In several previous posts to the Critical Noise Aural Intelligence Blog, I suggested that previously disparate if related skill sets respectively belonging to composers, engineers, musicians and sound designers were merging –had merged in many instances, especially in commercial audio production– producing a new kind of unified creative professional I labeled a Music Designer.
More recently I suggested that Music Designers consider trends and recommendations identified by AIGA, 'the oldest and largest membership association for design professionals', with the purpose that such information is applicable to our own craft.
Commercial music production and commercial design have always shared similarities, but perhaps more so now than ever.
In the past separate artistic pursuits (illustrator, painter, pianist, engineer, et al) required widely diverse tools and skill sets. Today all parties increasingly share the common method of applying mouse clicks to a similarly conceived Graphical User Interface (GUI) canvas.
The medium, be it light or sound, has become almost incidental. Meanwhile, Art and Artist, bound by a common digital ancestor, and sharing the same design language, have evolved into a single medium.
It may even be an error to continue to think of a GUI as only an interface, when it too may have evolved, from a mere desktop metaphor into a medium itself (GUM).
Certainly there are still illustrators and there are still composers, but others from both groups –sharing the same or similarly conceived tool kits– increasingly identify themselves as simply Digital Artisans without necessarily feeling it too important to distinguish or limit the exact nature their craft, lest they imply any self imposed sensory boundary to the array of communication abilities they potentially wield.
So of course the process has changed the way I think about music. For one, when discussing a modern score I think I probably use the word 'construction' now, more often than I do the word 'composition'.
It sounds a bit like a B-Horror flick, but it's really not too far from the truth when I claim Computers Have Changed My Brain!!!
Whether or not it's because I myself come from a design oriented family (both parents were photographers and painters, my father an engineer, and my sister a commercial artist), or because I began using computers for my own creative pursuits back in the early eighties, I have long applied graphic design protocols to music as a regular matter of course. Even limited use of digital tools, let alone mastery, give one with the feeling that the difference between sound and light (as application mediums) is minimal.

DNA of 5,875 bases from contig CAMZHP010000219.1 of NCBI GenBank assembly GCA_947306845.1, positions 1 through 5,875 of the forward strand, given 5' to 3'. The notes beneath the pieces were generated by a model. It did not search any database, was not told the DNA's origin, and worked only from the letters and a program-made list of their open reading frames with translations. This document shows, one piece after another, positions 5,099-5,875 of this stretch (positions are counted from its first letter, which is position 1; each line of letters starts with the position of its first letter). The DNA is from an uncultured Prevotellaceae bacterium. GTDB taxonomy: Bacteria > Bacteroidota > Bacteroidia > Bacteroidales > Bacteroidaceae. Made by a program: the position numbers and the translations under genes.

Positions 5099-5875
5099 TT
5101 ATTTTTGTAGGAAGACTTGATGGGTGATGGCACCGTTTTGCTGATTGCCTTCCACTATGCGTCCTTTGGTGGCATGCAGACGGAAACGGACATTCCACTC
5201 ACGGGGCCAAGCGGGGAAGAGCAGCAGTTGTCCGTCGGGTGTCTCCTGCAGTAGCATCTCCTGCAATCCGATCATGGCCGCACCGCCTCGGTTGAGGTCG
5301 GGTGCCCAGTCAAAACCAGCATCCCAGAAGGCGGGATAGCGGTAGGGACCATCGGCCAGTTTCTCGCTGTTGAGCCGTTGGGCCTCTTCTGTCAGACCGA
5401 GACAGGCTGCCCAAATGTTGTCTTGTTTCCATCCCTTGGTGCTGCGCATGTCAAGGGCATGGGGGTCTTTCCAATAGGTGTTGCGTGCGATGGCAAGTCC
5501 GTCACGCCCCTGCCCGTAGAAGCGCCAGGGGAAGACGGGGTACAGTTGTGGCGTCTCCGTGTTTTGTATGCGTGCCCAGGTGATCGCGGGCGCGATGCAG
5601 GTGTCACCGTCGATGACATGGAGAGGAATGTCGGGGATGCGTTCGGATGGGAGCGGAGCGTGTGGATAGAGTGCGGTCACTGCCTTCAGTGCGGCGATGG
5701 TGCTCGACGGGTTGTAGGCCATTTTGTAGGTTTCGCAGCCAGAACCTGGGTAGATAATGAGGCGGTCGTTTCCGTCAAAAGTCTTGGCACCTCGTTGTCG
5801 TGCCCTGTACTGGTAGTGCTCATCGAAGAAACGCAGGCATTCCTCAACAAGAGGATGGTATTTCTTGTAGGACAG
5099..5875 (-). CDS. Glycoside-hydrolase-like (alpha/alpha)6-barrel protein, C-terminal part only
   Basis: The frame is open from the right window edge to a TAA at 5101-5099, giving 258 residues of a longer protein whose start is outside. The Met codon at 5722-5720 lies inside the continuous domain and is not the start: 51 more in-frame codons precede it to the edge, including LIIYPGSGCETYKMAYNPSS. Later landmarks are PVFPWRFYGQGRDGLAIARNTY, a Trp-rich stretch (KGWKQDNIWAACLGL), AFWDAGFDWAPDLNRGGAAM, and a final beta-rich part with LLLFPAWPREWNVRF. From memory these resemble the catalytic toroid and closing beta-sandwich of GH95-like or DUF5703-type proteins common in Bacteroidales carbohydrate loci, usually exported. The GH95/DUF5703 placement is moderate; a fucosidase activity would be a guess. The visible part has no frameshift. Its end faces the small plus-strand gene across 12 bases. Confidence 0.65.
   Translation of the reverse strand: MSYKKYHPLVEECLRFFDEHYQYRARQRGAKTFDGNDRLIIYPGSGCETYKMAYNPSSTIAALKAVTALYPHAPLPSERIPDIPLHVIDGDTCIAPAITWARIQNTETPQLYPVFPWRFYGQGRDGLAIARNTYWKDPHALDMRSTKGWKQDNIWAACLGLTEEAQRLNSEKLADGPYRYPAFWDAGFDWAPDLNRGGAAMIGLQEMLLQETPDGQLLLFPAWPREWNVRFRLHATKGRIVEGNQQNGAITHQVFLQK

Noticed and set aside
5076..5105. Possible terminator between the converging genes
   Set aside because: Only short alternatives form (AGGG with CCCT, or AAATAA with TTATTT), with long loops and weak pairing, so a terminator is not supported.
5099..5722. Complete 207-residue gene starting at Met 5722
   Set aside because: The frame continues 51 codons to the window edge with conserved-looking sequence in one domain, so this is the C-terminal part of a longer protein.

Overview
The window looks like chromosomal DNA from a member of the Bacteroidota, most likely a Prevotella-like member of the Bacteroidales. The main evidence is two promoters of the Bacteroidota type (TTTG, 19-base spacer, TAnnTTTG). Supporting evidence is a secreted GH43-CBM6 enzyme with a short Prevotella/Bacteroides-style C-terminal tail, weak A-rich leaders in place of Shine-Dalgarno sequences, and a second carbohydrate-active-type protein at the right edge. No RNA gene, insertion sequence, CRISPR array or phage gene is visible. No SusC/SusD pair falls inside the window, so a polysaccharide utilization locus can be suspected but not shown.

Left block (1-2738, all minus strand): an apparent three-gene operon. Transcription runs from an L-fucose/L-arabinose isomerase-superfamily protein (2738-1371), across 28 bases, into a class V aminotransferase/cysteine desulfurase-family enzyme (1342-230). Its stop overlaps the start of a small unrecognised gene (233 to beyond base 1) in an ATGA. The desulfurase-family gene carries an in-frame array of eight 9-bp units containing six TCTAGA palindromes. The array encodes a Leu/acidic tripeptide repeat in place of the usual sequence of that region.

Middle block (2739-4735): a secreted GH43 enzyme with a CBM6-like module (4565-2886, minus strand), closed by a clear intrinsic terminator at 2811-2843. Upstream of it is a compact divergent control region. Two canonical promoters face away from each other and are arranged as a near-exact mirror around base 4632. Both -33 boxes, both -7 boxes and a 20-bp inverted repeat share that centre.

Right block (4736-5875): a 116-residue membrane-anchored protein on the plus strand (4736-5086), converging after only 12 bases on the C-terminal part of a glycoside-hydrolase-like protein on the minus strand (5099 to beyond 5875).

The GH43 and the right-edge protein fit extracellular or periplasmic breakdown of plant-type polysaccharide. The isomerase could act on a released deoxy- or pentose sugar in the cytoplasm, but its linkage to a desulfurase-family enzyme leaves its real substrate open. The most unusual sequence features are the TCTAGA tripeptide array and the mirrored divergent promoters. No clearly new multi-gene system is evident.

Thirty years after first programming my first musical scores and twenty since I first began experimenting with digital imagery, I experience little difference using a Digital Audio Workstation to manipulate audio –and a graphic program, such as the Adobe Photoshop, to process images. And I'm not alone in this experience. In recent years, say, in the last decade or so, I've met more and more musicians and composers who share my perspective.
It's not simply that all the music programs warrant the use of a graphic interface, but rather that they force us to think about about making music as at least a partly visual experience –changing the way we think– even in comparison to the notation of scores by hand with pencil and paper. So, that even when we do compose with pencil and paper, our experience with GUI enabled composition continues to influence our perspective, our methodology, the way we see and hear things.
Creating images and creating music has never been so much alike as it is today. No, I don't (yet) use my ears when modifying images, but (especially when I sit down in front of a computer) I certainly use my eyes in support of design projects, whether visual or sonic in nature.
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Click on any link below to read all the articles in the six-part series detailing the changing relationship between Traditional Music Composition and Modern Music Production:
EVOLUTION OF THE MUSIC DESIGNER
Part 1: Top Down, Center Out and Bottoms Up
Part 2: Top Down Music Composition
Part 3: Bottom Up Audio Production
Part 4: Film Composer, Sound Maker or Music Designer?
Part 5: Songwriter Vs. Song Designer
Part 6: Music By Design
Like this topic? Related Articles from the Critical Noise Archive:
It's a Cut and Paste World (October 07, 2007)
Six Requirements for Sonic Logos (August 10, 2007)
When Marketers HEAR Double (December 01, 2006)